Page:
— at Sahuaro Ranch . . . —
Built sometime around the turn of the 20th century, this house was the last residence to be constructed at Sahuaro Ranch.
Little is known about who lived in the house, but it appears to have been built as a residence for the employees of William Bartlett, the ranch's first owner. It replaced a much older structure that Bartlett called the "Men's Quarters" - a simple one-story adobe building that probably dated from the earliest years of the ranch.
Soon after this house was built, the wood-frame section was added to serve as a kitchen. In later years the house was further modified, converting it from a simple bunkhouse into a dwelling more suitable for the ranch foreman and his family. A bathroom was installed on the first floor, the porch was enclosed, and a carport was attached to the north wall of the addition.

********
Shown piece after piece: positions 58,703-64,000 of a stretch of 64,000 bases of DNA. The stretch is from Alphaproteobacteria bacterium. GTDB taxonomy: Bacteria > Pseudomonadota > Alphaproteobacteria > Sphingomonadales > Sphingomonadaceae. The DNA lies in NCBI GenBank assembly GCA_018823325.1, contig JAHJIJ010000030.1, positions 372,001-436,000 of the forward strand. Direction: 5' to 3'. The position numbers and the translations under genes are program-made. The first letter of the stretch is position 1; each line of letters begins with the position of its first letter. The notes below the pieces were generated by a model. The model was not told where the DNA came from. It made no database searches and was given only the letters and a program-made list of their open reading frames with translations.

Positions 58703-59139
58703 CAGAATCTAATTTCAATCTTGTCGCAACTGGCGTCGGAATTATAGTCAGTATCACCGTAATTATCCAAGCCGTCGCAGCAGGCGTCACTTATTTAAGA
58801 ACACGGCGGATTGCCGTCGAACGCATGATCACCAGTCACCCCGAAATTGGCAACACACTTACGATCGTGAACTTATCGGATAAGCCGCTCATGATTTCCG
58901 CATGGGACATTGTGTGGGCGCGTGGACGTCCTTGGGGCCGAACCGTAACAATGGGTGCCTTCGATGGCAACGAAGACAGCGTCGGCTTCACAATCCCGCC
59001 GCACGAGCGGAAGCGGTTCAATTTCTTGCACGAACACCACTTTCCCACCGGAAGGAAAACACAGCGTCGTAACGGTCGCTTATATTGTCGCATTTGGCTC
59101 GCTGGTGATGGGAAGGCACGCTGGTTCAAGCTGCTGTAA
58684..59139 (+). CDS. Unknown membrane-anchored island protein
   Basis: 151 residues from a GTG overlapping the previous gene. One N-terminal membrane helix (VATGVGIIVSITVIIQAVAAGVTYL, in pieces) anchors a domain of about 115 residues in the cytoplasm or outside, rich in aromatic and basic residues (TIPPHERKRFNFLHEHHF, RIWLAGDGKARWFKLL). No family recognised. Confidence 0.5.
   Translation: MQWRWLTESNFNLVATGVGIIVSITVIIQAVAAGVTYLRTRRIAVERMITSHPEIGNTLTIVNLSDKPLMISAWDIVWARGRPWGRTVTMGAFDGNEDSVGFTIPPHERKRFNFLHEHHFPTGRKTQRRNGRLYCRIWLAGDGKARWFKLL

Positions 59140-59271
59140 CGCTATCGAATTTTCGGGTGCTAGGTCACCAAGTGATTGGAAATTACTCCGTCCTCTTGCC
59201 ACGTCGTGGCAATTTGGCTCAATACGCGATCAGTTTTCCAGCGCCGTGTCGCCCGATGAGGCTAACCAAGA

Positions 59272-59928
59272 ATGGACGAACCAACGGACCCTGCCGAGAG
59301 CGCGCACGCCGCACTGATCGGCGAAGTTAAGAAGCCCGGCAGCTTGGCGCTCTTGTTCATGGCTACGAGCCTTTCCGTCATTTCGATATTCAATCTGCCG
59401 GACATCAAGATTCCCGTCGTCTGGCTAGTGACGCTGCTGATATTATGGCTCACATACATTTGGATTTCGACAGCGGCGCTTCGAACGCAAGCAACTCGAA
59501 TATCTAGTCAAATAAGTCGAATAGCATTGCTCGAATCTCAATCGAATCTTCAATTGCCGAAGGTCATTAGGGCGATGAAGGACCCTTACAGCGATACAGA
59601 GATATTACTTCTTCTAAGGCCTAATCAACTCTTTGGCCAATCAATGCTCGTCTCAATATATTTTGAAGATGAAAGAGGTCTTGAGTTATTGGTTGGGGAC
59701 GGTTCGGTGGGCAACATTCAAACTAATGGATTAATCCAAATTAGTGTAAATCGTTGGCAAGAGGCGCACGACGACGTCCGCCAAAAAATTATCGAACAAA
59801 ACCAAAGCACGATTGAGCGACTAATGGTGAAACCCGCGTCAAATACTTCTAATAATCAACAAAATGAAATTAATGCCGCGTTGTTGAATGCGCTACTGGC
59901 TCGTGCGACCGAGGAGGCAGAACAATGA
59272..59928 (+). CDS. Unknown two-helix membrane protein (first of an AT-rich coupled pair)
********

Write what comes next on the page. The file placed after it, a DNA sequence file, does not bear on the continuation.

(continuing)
On the Ranch Today
More than any other building at Sahuaro Ranch, this house has undergone major changes to restore it to its original appearance. In the 1980s, the carport was removed, the rear stairway rebuilt, and the enclosed porch replaced with a reproduction of the original two-story open porch.
[Photo captions follow]
[Top left] Dave Brown was the foreman at Sahuaro Ranch in the ealry 1950s. He was one of this building's many residents, but the only one that historians know by name. The old enclosed sleeping porch can be seen behind him. The foreman supervised and assigned tasks to ranch employees. Richard Smith, the last owner of Sahuaro Ranch, described Brown as a "good man with a rope." (Photo courtesy of Richard Smith.
[Bottom left] The City of Glendale restored most of the buildings at Sahuaro Ranch in the 1980s. Workers removed the later additions to the Foreman's House, such as the enclosed porch, and returned the building to its early 1900s appearance. (Photo courtesy of the Glendale, Arizona Historical Society).